Flashing and unlocking are two terms commonly heard when discussing cell phones and carriers. Many people think they are the same thing but, in fact, flashing and unlocking refer to two different processes for two different technologies, but they both offer the same result.
Two different major technologies in the world exist for cell phones: CDMA and GSM. The vast majority of the world uses GSM, which uses a SIM card that is locked. Carriers that use CDMA have their information stored directly in the phone programming, with no external SIM card. The United States uses about 50 percent CDMA and 50 percent GSM.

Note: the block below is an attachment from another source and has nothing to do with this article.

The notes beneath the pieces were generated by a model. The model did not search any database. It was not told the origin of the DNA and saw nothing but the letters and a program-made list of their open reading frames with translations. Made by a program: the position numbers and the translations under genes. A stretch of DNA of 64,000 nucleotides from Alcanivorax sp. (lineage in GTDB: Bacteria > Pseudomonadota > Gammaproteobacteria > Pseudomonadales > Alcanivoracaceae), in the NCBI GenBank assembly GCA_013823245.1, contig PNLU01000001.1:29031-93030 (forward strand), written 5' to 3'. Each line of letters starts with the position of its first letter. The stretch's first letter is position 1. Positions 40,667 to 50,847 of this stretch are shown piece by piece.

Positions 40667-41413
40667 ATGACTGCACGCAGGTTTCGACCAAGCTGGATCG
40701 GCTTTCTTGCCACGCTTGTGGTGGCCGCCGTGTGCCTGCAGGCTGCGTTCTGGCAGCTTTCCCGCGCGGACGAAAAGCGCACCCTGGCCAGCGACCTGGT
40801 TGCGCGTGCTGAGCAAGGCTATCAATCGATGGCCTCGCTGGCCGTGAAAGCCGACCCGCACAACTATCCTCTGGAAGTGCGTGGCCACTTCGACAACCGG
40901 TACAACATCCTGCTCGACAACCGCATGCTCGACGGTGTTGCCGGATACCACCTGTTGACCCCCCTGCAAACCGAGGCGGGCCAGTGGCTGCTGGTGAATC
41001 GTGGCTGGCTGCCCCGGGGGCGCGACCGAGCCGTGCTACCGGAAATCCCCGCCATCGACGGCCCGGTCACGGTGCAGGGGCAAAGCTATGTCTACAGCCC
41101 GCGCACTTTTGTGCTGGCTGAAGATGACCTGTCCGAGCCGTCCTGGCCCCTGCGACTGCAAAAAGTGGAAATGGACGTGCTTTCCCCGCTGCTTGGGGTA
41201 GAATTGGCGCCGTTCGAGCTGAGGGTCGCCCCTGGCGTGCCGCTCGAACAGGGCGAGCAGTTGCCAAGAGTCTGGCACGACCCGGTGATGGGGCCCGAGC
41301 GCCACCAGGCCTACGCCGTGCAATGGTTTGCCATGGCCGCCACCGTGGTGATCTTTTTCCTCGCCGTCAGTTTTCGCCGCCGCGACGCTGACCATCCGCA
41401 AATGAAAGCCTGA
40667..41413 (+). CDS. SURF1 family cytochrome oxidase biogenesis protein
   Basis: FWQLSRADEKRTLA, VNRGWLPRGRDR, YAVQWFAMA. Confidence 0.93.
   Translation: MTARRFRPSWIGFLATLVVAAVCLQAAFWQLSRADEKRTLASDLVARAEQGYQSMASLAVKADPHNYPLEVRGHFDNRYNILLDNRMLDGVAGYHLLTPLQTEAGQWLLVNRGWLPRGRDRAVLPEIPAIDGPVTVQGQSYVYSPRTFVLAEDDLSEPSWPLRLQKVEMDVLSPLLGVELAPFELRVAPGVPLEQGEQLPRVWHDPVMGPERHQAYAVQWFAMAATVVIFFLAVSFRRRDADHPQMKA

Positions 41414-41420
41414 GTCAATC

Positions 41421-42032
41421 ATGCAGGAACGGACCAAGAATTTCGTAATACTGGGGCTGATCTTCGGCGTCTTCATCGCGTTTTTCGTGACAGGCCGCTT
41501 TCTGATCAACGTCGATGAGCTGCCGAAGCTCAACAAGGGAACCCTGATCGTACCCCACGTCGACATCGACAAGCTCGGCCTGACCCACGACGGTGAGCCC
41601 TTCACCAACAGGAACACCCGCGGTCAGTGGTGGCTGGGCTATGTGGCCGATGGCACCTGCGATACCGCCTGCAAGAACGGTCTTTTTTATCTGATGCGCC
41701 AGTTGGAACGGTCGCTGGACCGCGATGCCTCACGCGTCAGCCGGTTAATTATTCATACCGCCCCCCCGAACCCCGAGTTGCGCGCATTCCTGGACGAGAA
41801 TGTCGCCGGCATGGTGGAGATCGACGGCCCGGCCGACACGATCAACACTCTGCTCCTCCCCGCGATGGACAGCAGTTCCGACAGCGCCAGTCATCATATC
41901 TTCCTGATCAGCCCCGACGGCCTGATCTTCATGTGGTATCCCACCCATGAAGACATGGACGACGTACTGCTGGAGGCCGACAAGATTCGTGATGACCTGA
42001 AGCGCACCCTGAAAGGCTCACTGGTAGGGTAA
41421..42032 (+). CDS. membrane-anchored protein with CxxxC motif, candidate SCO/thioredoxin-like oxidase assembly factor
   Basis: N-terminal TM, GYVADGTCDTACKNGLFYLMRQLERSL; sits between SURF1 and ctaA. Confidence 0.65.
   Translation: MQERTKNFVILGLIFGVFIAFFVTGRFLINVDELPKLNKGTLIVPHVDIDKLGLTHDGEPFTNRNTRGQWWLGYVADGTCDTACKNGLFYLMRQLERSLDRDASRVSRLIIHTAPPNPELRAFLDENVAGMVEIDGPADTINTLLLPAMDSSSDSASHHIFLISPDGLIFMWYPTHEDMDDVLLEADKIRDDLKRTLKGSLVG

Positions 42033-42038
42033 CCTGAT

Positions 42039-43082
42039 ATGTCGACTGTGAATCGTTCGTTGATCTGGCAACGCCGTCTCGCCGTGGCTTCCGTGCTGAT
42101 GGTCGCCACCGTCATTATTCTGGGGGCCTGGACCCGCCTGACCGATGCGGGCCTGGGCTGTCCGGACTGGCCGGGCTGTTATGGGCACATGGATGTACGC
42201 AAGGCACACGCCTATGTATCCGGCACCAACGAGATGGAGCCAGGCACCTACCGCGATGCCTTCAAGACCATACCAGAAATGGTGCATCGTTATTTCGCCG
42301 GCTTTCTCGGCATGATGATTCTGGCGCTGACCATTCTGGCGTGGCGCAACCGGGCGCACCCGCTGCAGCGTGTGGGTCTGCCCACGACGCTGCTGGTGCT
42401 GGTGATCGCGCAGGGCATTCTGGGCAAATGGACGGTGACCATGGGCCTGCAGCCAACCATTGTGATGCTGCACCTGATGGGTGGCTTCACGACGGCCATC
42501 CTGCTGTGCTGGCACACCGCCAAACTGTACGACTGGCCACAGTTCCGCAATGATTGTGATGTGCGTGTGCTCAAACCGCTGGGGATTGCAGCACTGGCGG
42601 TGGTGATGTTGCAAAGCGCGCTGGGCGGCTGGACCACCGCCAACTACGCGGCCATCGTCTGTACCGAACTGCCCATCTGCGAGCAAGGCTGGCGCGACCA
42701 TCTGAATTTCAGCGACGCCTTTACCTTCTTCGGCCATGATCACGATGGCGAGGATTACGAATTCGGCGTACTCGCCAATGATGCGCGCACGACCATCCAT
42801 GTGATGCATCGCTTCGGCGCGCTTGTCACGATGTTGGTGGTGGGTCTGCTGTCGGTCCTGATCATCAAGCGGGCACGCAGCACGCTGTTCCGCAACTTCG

Unlocking is used with GSM technology and allows you to take your phone with you to a different GSM network. Entering an unlock pass code into the phone permits you to put a different carrier's SIM card in the slot.
Since CDMA phones do not use SIM cards, you "flash" the firmware with the new carrier's information. You must have a cable to connect your phone to a computer and use flashing software. Many people take their phones to a professional CDMA flasher in order to change carriers using CDMA technology.
In 2006, the US Digital Millennium Copyright Act (DMCA) legalized computer programs designed to make you able to take your phone with you when you switch carriers. Prior to that, you could not keep your same phone if you wanted to go to a different network.
You cannot use a GSM phone with CDMA carriers or CDMA phones with GSM carriers, even if they are unlocked or flashed.